Esopus River (Phoenicia, NY)
Oil on canvas
16" x 20"
From the Olha Chypak estate
Mychajlo Moroz studied with Oleksa Novakivsky in Lviv during the 1920s and remained his assistant until the latter’s death in 1935. The two artists forged a close bond and in 1931 traveled together to Italy, where Moroz would return at various times during his long, peripatetic career. After completing his studies in Lviv in 1928, he traveled to Paris to study art. Of the places where he studied, the most famous was the Académie Julian, a private institution known equally for the quality of its instruction and the openness of its policy.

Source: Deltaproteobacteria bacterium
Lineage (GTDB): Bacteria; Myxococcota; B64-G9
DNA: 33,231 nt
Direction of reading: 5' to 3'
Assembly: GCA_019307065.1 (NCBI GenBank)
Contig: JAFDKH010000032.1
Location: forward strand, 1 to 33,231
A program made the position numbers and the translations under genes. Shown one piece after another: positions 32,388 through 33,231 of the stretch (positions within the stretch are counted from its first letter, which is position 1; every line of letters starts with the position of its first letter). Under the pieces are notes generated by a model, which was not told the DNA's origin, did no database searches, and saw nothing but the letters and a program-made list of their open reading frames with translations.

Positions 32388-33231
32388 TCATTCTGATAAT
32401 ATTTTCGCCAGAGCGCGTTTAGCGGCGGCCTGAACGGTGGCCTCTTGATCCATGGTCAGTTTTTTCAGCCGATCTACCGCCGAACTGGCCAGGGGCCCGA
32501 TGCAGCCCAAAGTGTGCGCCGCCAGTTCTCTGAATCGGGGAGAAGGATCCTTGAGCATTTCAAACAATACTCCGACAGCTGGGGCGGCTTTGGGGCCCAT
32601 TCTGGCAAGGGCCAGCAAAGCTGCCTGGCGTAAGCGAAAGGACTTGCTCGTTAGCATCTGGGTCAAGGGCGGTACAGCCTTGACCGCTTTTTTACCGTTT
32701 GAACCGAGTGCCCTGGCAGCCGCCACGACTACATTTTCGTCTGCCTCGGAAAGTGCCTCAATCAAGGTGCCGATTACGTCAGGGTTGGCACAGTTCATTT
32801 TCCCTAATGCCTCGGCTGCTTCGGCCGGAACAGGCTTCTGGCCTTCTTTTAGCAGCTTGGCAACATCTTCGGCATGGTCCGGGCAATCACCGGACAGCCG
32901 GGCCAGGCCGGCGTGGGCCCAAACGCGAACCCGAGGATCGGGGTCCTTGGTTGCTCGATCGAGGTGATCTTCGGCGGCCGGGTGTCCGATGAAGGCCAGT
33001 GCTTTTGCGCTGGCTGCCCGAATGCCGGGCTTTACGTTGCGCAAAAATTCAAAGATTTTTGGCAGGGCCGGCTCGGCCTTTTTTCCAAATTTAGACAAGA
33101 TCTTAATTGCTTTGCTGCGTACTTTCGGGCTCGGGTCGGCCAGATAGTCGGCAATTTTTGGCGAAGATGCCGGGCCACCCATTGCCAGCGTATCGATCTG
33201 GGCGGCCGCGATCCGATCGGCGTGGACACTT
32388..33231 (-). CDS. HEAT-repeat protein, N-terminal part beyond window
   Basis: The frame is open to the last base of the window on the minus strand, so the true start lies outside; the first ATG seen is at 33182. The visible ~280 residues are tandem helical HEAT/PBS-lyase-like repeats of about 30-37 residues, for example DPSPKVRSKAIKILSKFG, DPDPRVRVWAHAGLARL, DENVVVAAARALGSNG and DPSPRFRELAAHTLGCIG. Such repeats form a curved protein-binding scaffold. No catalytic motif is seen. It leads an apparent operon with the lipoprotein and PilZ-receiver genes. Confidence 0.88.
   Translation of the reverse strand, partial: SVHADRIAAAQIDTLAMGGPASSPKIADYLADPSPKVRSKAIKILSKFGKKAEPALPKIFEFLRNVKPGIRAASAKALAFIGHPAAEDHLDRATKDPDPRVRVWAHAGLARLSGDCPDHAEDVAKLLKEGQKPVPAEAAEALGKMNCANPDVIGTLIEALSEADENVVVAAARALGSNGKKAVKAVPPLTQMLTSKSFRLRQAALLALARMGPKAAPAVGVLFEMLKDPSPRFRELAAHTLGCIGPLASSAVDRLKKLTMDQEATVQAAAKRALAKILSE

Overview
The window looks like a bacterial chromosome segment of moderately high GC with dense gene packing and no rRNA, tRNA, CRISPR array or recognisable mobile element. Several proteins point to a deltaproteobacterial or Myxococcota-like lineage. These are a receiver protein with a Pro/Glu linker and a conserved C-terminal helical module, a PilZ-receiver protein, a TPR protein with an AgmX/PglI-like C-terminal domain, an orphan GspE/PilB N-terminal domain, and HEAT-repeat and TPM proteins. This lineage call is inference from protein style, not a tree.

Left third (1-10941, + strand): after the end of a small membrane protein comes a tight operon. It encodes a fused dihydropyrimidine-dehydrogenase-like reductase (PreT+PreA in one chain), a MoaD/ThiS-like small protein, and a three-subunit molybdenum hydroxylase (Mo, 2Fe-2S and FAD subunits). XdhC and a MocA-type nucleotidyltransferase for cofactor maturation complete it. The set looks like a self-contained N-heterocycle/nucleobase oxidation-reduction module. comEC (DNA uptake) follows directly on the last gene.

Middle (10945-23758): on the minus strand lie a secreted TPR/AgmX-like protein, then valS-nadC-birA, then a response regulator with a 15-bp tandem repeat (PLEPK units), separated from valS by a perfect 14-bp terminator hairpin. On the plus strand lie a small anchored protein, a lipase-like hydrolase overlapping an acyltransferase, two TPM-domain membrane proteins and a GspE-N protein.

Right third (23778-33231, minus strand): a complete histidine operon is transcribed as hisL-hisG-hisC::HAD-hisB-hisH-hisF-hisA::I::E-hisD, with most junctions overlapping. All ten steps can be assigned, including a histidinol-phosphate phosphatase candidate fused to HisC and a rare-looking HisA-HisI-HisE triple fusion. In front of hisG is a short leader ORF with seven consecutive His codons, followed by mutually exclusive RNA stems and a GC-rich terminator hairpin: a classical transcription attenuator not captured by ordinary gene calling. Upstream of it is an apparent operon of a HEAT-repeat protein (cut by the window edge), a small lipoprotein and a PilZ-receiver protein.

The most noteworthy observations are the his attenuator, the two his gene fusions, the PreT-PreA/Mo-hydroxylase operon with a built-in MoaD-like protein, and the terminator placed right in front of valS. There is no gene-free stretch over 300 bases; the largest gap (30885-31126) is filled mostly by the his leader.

Moroz’s artistic odyssey was affected profoundly by World War II. He was forced to leave his native land, traveling first to Germany and then in 1949 to the United States, where he and his family made their permanent home. During his years in Germany he held true to the constants of his art. He continued to paint, focusing on cultural and civic monuments and celebrating nature’s majesty.
During his years in the United States, he also traveled widely, documenting many locales. He was an artist deeply rooted in the Diaspora community. Moroz’s art will always be most closely linked to his Ukrainian heritage. Yet it is important to appreciate the international scope of his vision. During his extensive career in America, for example, he painted many of the country’s most beautiful natural sites — from the coast of Maine to the Grand Canyon. These works represent his most mature expression. As such, he belongs among the preeminent American landscapists of the second half of the 20th century.